This painting is an interpretation of various sculptural reliefs found in the funerary temple of Queen Hatshepsut (18th Dynasty, 1473-1458 BCE) in Deir El-Bahri.
Among other subjects, these reliefs depict a particular trade mission that took place during Hatshepsut's reign. The expedition to Punt (a mysterious civilization on the Red Sea, approximately where Ethiopia exists today) was a massive undertaking for the Egyptians. Cargo boats had to be carried in pieces across the eastern desert, and then assembled for a sea journey that continued for hundreds of miles. The entire process took years and was fraught with terrible dangers. As one historian put it, the journey to Punt for the Ancient Egyptians could have very well been like "a journey to the moon" for us. Since Punt was not readily accessible yet yielded various exotic and much treasured goods from Africa and elsewhere, the city-state or whatever one may call it, assumed a kind of mythical presence throughout the history of Ancient Egypt. Punt was considered, in the words of the Ancient Egyptians themselves, "God's Land".
Trade missions to Punt were difficult and infrequent, but were a critical aspect of Egyptian diplomacy. They also did much to contribute to the material wealth and resources of Egypt. Amongst the goods acquired during the mission in question were myrrh trees that were re-planted on Egyptian soil, providing for the first time in Egyptian history, a direct means of creating incense.
Here we see the arrival of the Egyptian trade mission upon the shores of Punt. Two Egyptian cargo ships loom off shore as a smaller boat has just unloaded a company of soldiers led by an officer. Another landing craft approaches. Parahu, the chieftain of Punt, followed by his wife mounted on a donkey and his personal guardsmen, all motion to greet the visitors. Various Puntite troops, members of Parahu's staff, and villagers look on. There is a mutual sense of respect and wonder, but with the presence of armed men on both sides, there is also a real sense of tension and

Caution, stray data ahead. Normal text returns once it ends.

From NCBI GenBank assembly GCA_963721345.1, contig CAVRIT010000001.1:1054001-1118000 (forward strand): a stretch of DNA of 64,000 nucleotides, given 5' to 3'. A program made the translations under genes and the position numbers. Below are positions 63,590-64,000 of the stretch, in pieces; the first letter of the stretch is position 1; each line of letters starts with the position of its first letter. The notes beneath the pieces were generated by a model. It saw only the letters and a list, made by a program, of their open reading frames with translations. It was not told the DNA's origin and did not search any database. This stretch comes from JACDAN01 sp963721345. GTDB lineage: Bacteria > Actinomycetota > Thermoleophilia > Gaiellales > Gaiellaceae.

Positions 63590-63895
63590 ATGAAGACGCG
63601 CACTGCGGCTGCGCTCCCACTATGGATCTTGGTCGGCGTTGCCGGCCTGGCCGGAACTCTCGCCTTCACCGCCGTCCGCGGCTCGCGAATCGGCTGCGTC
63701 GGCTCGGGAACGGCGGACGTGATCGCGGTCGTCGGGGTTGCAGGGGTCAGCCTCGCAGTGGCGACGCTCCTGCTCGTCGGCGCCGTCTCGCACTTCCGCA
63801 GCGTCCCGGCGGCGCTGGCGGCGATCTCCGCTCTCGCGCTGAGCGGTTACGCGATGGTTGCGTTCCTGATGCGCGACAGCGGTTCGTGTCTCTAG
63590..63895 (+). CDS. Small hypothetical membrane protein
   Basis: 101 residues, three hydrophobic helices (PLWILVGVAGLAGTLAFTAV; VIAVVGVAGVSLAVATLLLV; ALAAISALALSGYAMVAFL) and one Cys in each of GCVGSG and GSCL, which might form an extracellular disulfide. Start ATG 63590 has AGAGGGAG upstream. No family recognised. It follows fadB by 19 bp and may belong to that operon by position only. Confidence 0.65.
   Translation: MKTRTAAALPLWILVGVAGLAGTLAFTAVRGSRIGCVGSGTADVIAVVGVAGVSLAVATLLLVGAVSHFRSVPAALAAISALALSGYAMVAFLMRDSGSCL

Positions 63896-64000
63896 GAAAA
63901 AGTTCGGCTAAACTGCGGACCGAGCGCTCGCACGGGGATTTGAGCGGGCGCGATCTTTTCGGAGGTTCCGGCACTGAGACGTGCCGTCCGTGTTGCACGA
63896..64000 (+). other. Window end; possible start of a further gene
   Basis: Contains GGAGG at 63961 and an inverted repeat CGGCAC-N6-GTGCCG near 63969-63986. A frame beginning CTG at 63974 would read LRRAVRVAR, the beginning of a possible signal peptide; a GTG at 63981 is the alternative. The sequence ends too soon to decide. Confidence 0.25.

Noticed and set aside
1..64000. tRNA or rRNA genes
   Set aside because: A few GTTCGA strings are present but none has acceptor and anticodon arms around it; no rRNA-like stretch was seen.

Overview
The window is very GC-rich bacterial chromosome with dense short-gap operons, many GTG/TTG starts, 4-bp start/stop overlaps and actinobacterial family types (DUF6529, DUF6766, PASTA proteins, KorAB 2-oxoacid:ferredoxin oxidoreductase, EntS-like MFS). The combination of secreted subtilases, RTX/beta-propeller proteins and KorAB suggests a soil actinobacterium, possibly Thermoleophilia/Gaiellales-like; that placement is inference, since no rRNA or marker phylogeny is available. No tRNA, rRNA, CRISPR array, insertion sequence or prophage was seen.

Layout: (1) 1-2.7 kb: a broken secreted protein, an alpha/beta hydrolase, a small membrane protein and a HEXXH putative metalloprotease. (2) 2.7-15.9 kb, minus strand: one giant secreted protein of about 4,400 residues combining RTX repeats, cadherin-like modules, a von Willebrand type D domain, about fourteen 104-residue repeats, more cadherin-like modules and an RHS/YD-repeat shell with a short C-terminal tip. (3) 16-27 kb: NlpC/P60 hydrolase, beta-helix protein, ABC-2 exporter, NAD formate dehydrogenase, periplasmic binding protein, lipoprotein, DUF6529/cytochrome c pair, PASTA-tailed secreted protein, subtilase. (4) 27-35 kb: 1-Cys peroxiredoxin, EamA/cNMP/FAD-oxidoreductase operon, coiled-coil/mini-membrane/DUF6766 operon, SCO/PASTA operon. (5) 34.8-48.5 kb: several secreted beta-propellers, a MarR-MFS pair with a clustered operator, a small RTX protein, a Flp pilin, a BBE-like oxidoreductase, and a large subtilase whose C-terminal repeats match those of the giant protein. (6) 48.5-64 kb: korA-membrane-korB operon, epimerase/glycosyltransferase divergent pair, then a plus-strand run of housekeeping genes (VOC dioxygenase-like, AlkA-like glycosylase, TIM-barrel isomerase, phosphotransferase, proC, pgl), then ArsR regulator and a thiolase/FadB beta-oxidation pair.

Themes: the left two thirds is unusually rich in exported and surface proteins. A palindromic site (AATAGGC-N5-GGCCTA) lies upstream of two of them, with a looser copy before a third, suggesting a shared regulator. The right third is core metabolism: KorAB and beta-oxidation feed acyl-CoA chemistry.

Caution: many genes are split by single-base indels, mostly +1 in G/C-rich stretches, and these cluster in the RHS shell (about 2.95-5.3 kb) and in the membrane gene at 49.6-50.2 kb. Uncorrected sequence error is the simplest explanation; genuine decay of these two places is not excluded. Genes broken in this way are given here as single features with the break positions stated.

unease, perhaps mistrust. The trade will be quite one-sided, but Punt realizes the necessity of appeasing the powerful Egyptian kingdom.
The sculptural reliefs in the temple at Deir El-Bahri are exceptional in narrative detail and rich in historical information. There are even hints of what may be interpreted as humor, something that was quite uncommon in the generally austere orientation of pharonic, or state sponsored art. The overall result is a series of views that contain a particular realism that, for lack of a better metaphor, almost act as an ancient newsreel. Notwithstanding whatever propagandistic aims that may have been originally intended by these reliefs, I have determined to regard the information as is. Untold hours and labor forces were committed to creating these sacred walls. And I'm sure they reflect a substantial amount of truth, as pertaining to actual events as they occurred and actual people as they appeared.
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